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## Basic usage

The Excel VLOOKUP formula is incredibly useful, but a bit finicky to get right if you do not use it often enough.

The basic formula follows this format:=VLOOKUP(A1;Sheet2!A:B;2;FALSE)

### Parameters:

1. The lookup value
2. The range to use, in which the lookup column must be the first column of the range
3. The column index in the lookup range where the actual value to use is found. Remember that the lookup column is counted as 1, so the next column to the right is column 2, and so on.
4. Range lookup (Exact or approximate match). Use FALSE for an exact match.

### Important points to remember:

• It is possible to specify the lookup range in the format A:F, which means that the entire columns are included in the range. I.e. you do not have to bother with specifying row numbers unless you actually need it.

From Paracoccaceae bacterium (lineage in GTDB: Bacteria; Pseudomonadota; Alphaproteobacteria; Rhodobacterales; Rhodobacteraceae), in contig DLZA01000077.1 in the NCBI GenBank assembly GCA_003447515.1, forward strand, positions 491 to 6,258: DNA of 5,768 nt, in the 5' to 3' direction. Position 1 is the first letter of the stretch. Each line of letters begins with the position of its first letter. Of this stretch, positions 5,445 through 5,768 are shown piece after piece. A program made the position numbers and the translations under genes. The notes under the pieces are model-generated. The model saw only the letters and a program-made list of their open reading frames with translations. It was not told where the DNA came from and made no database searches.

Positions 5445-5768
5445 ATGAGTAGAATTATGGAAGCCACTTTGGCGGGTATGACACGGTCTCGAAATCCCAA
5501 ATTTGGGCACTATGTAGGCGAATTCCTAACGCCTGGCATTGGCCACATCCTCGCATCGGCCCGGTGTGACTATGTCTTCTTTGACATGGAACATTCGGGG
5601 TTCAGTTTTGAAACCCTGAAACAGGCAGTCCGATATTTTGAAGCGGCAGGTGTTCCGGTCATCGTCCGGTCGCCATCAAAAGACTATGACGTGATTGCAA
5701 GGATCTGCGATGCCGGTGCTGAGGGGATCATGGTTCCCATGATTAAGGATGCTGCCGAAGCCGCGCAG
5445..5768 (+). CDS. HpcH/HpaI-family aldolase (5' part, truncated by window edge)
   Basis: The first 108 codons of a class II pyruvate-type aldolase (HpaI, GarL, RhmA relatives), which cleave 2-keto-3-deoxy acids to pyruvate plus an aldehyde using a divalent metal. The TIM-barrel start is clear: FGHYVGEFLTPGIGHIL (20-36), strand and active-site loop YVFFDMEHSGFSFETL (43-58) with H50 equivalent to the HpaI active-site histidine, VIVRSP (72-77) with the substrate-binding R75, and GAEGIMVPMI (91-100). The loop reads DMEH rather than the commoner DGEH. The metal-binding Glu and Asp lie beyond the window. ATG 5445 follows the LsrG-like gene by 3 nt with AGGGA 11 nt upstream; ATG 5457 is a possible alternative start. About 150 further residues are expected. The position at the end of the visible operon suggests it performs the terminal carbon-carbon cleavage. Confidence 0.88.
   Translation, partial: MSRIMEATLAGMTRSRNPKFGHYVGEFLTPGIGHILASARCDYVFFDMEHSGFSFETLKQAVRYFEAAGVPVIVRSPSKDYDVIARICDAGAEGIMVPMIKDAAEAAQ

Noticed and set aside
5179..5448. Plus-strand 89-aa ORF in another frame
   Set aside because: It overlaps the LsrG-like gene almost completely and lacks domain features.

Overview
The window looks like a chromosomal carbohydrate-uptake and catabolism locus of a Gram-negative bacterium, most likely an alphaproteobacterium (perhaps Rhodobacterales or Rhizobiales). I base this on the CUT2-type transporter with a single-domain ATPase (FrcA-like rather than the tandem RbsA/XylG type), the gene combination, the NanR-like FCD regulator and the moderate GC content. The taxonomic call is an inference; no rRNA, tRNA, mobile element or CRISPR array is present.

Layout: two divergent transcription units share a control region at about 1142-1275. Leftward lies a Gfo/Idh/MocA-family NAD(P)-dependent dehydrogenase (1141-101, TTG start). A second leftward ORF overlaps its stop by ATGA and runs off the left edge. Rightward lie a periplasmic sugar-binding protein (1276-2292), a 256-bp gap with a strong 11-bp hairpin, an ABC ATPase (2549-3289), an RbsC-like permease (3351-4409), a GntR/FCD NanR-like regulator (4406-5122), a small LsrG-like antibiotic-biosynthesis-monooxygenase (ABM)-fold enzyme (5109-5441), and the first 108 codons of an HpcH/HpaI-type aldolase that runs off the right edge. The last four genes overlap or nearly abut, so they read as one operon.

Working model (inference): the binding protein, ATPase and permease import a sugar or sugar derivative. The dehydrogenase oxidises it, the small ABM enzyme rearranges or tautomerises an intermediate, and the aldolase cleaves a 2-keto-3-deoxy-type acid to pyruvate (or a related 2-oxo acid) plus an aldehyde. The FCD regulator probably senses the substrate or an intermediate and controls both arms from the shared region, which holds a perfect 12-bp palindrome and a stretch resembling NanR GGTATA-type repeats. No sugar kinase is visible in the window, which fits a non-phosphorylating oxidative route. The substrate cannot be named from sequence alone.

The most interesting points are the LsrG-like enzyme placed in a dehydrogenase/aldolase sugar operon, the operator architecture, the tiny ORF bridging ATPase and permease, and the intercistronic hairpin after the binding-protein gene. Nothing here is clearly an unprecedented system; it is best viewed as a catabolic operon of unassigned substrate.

• If you do specify a range with line numbers, remember that you probably want to anchor the range with A\$1:F\$100 or \$A\$1:\$F\$100, so that you can drag copy the formula to a range without offsetting the lookup range

## Differences In Formatting Between Lookup Value and Lookup Column

If the formatting differs between the lookup value and the lookup column, for example if one is a number formatted as a string and the other is formatted as a number, you will get an #N/A error in the VLOOKUP.

If the lookup value is a number and the lookup column is text, you can use the TEXT function to fix the lookup: =VLOOKUP(TEXT(A1;"0");Sheet2!A:C;2;FALSE)

If the situation is reversed, use the NUMBERVALUE function instead: =VLOOKUP(NUMBERVALUE(A1);Sheet2!A:C;2;FALSE)

## REF Errors

If you end up getting a #REF error, this probably means that your lookup value was found in the lookup column, but the specified column number points to a column that is outside of the actual range. Let's say that you specify the range A:B but then you use the column number 3, which would actually point to the C column. Since the C column is not included in the range, Excel will give you a #REF error.